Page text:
Written by Demetrius Sewell and published on

Asphalt driveways should be poured over a base of crushed stone, which is placed either on undisturbed grade, or on fill soil that has been mechanically compacted. When driveways sink, it’s most often because the underlying dirt was not properly compacted, or because the fill dirt contains debris (such as tree stumps) that are decomposing and collapsing underground. Asphalt driveway sinking can occur to varying degrees and for many different reasons. Initially, the problem will be isolated to a specific part of your driveway. However, if it’s neglected for too long, routine wear and tear can cause it to get worse and spread until your entire driveway becomes a liability.

How to Fix a Sinking Spot in an Asphalt Driveway

Improper construction can cause sinking spots in an asphalt driveway.

A common problem for homeowners with asphalt driveways is sinking spots or potholes. An asphalt driveway often sinks because the underlying dirt used wasn’t properly compacted or contains decomposing debris. Regardless of the reason for the sinking, without proper maintenance, an asphalt driveway won’t last the 25 to 30 years it should if you are wondering how long should an asphalt driveway last.. Before repairing an asphalt driveway, check the condition of the driveway. Car tire impressions indicate poor construction. If there’s tilting or heaving in the winter, and buckling in the spring, you may have a drainage problem you must attend to before or after fixing the driveway.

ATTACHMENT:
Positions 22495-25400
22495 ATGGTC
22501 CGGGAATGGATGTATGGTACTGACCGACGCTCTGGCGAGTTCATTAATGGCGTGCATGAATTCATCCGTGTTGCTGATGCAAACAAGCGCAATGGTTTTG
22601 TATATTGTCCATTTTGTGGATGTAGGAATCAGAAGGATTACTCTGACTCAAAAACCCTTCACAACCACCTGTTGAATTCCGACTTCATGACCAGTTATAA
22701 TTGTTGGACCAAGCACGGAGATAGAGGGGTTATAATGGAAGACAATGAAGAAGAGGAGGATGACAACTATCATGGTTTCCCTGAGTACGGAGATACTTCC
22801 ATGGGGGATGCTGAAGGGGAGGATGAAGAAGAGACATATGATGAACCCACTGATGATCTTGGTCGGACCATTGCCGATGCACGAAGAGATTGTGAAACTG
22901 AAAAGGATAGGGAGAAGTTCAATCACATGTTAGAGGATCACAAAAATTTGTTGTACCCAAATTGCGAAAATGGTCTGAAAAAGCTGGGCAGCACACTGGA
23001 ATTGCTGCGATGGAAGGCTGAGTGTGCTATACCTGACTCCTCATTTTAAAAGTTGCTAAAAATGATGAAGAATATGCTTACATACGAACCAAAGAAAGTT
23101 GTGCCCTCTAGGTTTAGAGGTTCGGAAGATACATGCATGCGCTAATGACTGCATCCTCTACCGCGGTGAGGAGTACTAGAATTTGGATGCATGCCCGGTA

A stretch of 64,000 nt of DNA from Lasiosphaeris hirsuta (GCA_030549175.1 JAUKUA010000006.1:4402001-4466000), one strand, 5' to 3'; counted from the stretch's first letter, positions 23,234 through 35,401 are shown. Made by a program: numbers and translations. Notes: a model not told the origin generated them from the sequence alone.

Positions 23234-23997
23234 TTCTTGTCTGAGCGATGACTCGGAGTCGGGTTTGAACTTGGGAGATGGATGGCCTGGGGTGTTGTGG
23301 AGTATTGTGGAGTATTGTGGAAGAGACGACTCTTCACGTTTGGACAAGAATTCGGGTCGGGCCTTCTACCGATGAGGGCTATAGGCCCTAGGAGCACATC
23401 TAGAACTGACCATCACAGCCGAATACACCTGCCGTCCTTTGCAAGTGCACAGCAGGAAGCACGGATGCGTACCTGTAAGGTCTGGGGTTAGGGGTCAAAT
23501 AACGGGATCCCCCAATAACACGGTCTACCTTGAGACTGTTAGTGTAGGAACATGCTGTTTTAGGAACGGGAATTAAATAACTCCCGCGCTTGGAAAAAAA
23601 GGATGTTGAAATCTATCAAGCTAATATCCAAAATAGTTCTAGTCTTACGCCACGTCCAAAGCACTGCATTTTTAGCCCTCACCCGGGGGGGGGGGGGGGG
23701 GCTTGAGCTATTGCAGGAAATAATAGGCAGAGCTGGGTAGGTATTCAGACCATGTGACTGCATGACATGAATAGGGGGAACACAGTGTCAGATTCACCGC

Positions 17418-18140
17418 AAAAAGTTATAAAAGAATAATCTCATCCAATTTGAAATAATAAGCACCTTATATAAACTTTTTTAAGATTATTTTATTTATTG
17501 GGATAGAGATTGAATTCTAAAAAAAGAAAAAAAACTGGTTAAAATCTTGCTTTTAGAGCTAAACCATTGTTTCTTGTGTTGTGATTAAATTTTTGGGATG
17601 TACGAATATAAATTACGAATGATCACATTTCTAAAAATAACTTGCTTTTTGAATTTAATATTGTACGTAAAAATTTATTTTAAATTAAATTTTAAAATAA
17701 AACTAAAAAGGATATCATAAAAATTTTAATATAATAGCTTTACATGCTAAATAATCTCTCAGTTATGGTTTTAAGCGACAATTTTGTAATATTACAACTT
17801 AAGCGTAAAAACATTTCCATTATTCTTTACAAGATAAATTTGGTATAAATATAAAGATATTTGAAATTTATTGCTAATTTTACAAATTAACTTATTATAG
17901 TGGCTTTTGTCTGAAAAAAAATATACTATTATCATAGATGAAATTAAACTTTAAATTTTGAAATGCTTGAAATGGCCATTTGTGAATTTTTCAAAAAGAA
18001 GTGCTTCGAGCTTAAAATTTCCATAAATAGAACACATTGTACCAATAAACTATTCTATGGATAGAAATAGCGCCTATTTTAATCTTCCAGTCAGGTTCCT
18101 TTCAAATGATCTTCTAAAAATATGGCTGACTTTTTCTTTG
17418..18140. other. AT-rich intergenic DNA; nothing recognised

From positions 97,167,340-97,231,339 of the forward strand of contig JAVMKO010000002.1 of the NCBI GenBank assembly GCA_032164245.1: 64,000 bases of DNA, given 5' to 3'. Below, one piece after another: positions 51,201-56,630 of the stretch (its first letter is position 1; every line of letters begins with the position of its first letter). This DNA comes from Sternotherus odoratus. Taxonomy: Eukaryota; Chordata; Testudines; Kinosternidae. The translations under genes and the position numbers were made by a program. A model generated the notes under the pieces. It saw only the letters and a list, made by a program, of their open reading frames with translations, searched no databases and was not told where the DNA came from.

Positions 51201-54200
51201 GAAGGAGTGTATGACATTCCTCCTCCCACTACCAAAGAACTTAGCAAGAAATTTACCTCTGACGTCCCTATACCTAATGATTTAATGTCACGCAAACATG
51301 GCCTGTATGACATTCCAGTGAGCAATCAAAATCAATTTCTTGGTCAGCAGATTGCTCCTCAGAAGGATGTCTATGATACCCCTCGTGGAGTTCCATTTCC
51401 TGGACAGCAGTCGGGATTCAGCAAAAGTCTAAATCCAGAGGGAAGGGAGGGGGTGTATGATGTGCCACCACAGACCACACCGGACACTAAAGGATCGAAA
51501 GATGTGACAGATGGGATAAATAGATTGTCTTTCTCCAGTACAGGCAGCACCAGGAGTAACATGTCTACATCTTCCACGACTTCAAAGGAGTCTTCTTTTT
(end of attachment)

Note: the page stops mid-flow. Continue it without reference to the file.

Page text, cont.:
Remove loose materials from the sinking spots. Use a broom to clean out materials like crumbled asphalt and debris such as rocks, sand and plant from the pothole. To remove excess debris, use an air or water hose until spot is clean.

Fill the pothole. Place crushed rock or gravel into the sinking hole. Stop when the crushed gravel is approximately four inches from the surface.

Apply patching material to the sinking spot with a broom. Spread the patching material throughout the pothole’s surface with an aggregate rake before letting the material sit for 15 minutes. Use a trowel or shovel to mix the asphalt into one-inch layers.

Smooth and compress the patch using a motorized packing machine or hand tamping method. The patch and original asphalt should be flush when the patch is properly compressed.

Block off the area. Use cones or tape to keep anyone from stepping or driving on the area while it dries. Curing, or drying, takes approximately three hours.

Place asphalt sealer on the entire asphalt driveway. Use a broom or roller to apply the sealer, then wait for about 24 hours before using the driveway.

You may want to use cold patches to fill large sinking spots in asphalt. When using the cold patches, repeatedly apply the patches, then tamp them down to stop air pockets from forming.

If your home is new, you may want to contact the builder. Your sinking asphalt driveway may be caused by an improper compaction of the subsoil and covered by your home’s warranty.

After filling the hole, sweep any extra sand, crushed rocks or any debris away from the surface. You don’t want to encounter the same problem with improperly compacted materials underneath the asphalt. Also, when moving excess debris using a water hose, make sure all the water is removed from the area before filling the sinking area.

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